- Higher Education Institutions including:
- Public/State Controlled Institutions of Higher Education
- Private Institutions of Higher Education
- Nonprofit Organizations Other Than Institutions of Higher Education, including research institutes or centers.
- Eligible Agencies of Local, State, Provincial, or Federal Government
- Clinical Service Providers
- Hospitals, Medical Centers and other Free-standing Clinical Service Providers
Employees of For-Profit Organizations are not eligible to apply.
Note that an important consideration for selecting applicants will be the institutional environment in which the applicant may be trained. Thus, before submitting a STARS application, the candidate must identify a sponsoring institution. The sponsoring institution must have staff and facilities available on-site to provide a suitable environment for performing high-quality research training. The training should occur in an environment with appropriate human and technical resources and is demonstrably committed to training in the field(s) proposed by the candidate. To ensure that these criteria are met, a list of approved training sites has been developed. Applicants who have an affiliation at one of these sites should demonstrate this affiliation by a letter of support from the institutional leadership (e.g., Dean, Department Head, Administration Official, etc.). Applicants who wish to apply from another institution should provide evidence that their research and training can be adequately supported by the resources and facilities at that institution.
Any candidate with the skills, knowledge, and resources necessary to carry out the proposed research as a PI is invited to work with his/her mentors and organization to develop an application for support. African citizens resident in a Sub-Saharan African Country are eligible to apply. Applicants can be affiliated with one of the Approved STARS institutions or at another African institution if the facilities and resources for training can be adequately justified.
Successful candidates will demonstrate evidence of high academic performance in relevant sciences and commitment to a research career. PI-STARS applicants should have obtained a Ph.D., MD, DO, DC, DDS, DVM, OD, DPM, ScD, EngD, DrPH, DNSc, MBBS, MBBCh, ND (Doctor of Naturopathy), PharmD, DSW, PsyD, or equivalent doctoral degree from an accredited institution. Certification by an authorized official of the degree-granting institution that all degree requirements have been met is also acceptable. PI-STARS training cannot be used to support the clinical years of residency training. However, these awards are appropriate for the research fellowship years of a residency or fellowship program.
Any candidate with the skills, knowledge, and resources necessary to carry out the proposed project management training and project related to PM is invited to work with his/her mentors and organization to develop an application for support. PM-STARS must be an African citizen resident in a Sub-Saharan African Country who will undertake their research projects at one of the Approved STARS institutions. The candidate must show evidence of high performance in relevant clinical or research areas and have a commitment to a career in project management. No specific degree or prior certifications are required to be eligible to apply for PM-STARS. However, it is anticipated that successful PM applicants will have training in nursing, psychology, management, health care, social work, or other related disciplines. Doctoral level trained candidates (e.g., Ph.D., MD, DDS, DVM, MBBS, MBBCh, DSW, PsyD) are also eligible to apply.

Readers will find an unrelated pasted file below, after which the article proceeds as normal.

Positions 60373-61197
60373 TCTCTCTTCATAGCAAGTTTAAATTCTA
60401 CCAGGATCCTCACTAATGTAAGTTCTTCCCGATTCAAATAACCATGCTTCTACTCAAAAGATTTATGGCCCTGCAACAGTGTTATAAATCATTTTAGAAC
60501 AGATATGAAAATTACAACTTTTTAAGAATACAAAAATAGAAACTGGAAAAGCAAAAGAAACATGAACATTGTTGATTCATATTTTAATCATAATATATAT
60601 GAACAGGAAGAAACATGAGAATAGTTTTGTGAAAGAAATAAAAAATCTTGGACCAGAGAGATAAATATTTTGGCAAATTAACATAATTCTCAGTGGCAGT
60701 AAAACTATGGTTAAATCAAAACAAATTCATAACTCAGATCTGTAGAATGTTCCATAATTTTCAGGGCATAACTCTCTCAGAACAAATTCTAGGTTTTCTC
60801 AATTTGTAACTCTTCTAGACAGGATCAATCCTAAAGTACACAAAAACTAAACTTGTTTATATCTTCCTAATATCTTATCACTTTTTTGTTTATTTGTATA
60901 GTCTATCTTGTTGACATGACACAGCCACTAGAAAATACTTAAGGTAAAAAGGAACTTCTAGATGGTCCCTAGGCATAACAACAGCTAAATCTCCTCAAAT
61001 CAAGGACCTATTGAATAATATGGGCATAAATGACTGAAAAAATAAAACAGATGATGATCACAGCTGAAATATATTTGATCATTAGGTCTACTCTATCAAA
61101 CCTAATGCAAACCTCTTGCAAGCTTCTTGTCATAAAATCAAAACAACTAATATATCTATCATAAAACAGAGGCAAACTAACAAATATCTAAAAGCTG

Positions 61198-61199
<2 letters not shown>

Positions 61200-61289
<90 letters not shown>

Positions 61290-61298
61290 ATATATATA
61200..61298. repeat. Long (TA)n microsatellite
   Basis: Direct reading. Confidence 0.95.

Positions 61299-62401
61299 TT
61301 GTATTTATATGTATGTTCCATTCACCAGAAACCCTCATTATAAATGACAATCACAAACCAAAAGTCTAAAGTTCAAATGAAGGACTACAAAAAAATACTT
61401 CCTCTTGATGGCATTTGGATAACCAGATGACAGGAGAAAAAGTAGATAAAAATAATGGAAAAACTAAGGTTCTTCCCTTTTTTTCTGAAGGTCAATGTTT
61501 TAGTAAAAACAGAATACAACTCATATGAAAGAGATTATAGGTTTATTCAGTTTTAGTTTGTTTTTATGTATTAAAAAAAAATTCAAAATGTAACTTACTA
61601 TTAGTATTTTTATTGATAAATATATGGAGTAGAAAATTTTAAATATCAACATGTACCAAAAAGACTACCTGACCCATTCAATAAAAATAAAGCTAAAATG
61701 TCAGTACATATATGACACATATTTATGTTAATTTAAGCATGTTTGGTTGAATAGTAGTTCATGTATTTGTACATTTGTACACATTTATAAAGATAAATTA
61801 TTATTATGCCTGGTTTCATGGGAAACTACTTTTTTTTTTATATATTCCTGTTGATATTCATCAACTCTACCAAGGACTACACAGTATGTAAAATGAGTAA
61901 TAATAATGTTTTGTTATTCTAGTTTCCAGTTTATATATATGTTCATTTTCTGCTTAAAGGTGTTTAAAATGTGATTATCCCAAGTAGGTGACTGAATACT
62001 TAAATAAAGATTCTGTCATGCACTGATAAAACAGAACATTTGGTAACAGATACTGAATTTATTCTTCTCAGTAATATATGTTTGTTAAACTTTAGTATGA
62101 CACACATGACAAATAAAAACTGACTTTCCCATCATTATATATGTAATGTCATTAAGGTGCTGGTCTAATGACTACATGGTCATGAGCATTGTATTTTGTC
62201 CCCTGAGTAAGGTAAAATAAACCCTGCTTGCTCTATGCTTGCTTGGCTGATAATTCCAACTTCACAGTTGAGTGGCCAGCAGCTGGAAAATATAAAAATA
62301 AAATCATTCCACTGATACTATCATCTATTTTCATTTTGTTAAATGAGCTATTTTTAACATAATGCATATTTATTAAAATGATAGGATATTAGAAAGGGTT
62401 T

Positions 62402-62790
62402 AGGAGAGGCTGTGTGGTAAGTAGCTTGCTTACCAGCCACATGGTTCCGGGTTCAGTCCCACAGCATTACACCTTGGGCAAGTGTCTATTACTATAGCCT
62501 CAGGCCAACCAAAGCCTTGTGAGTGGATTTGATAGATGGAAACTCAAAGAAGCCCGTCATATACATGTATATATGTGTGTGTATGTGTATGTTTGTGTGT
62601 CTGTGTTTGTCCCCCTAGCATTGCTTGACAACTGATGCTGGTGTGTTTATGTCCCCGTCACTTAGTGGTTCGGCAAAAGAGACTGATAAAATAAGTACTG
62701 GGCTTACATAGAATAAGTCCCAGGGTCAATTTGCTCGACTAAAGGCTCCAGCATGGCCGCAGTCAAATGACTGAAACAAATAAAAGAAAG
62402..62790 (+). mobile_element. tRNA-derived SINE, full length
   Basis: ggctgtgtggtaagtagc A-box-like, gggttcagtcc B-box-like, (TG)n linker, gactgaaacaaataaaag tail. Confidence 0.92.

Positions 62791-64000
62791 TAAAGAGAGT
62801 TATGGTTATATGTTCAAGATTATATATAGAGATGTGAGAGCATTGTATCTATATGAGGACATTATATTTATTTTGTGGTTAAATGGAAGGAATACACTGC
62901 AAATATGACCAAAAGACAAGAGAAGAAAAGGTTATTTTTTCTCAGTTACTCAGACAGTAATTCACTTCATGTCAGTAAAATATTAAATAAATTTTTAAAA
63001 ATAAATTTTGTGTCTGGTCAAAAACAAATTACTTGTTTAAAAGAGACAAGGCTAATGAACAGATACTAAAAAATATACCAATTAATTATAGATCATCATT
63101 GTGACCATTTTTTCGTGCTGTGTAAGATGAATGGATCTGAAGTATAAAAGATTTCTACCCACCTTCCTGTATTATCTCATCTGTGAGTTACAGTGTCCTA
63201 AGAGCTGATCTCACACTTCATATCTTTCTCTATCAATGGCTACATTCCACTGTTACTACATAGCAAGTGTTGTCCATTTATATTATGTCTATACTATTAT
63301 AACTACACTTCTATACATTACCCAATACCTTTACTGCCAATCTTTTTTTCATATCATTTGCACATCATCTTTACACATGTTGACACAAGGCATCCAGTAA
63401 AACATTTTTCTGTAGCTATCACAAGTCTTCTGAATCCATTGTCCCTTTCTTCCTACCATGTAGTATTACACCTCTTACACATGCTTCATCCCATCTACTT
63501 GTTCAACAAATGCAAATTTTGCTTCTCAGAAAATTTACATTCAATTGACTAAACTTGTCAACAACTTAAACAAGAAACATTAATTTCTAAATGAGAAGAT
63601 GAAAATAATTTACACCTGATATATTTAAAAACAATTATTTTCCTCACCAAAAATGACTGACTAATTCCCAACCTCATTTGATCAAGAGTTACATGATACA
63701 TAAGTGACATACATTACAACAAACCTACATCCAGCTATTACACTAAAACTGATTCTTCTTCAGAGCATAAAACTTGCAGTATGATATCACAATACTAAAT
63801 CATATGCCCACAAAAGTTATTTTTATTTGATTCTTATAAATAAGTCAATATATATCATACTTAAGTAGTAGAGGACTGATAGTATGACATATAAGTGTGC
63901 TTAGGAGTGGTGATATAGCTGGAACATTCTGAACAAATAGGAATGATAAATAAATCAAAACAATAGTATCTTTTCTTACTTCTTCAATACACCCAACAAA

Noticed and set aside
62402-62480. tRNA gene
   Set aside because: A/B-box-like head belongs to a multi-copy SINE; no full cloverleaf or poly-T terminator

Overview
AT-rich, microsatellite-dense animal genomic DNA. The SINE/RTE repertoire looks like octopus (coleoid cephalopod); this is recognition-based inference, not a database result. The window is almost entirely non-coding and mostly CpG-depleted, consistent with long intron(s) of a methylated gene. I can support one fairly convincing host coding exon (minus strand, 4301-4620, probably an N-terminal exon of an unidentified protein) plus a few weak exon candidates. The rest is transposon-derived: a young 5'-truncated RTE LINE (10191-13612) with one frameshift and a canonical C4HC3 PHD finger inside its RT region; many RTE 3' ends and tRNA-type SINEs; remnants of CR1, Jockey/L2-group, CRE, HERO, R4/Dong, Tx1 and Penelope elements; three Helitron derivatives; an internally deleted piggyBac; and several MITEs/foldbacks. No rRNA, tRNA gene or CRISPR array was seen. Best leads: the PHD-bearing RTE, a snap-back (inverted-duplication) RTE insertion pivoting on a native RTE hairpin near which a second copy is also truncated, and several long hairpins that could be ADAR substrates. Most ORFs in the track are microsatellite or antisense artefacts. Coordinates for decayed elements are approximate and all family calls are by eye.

The STARS Program will not accept duplicate applications from the same candidate in the same training cycle. However, applicants who were unsuccessful with an application can resubmit their application in a subsequent training cycle.
Information for Applicants
Applicants should carefully follow all instructions contained in the Application Packet.
Conformance to all requirements is required and strictly enforced. Applicants must read and follow all application instructions in the Application Guide. Applications that do not comply with these instructions may be delayed or not accepted for review.
Before applying, the candidate must identify a Sponsor who will supervise the proposed mentored research and career development experience. The primary sponsor should be an active investigator in the proposed research training and be committed to the candidate’s research training, direct supervision of his/her research, and career development. The sponsor must document the availability of sufficient research support, facilities, and environment to achieve high-quality research training. The Sponsor must provide a letter of support detailing how they will guide the candidate to complete their program and achieve future career success. Ideally, the sponsor should be appointed and have ongoing research activities at the applicant’s primary training institution. A list of “pre-approved” training sites is presented in Appendix 1. If the trainee is proposing training at another site, information demonstrating the capacity for research at the center must be provided.
The Sponsor should describe the roles and responsibilities that both he/she and the trainee are undertaking, including contributions to the research plan, the portion of the training and research ideas and plan that originated with the candidate, and the relationship between the proposed plan and funded or unfunded research projects previously devised by the sponsor.
In addition to the primary sponsor, the applicant should identify additional key mentors who will provide support and guidance to relevant aspects of the training and projects. Multiple individuals may be identified to represent specific areas of expertise and must provide a letter of support describing their role in training. It is advised that the mentoring team be no more than four individuals, including the Sponsor. The mentors may be located at institutions other than the applicant’s home institution. PI-STARS applicants are required to identify a mentoring team for their training, but are not required to identify these mentors at the time of application. Mentors can be identified with the support of the training staff and Sponsor at the time of training. A mentoring team is optional but encouraged for PM-STARS applicants.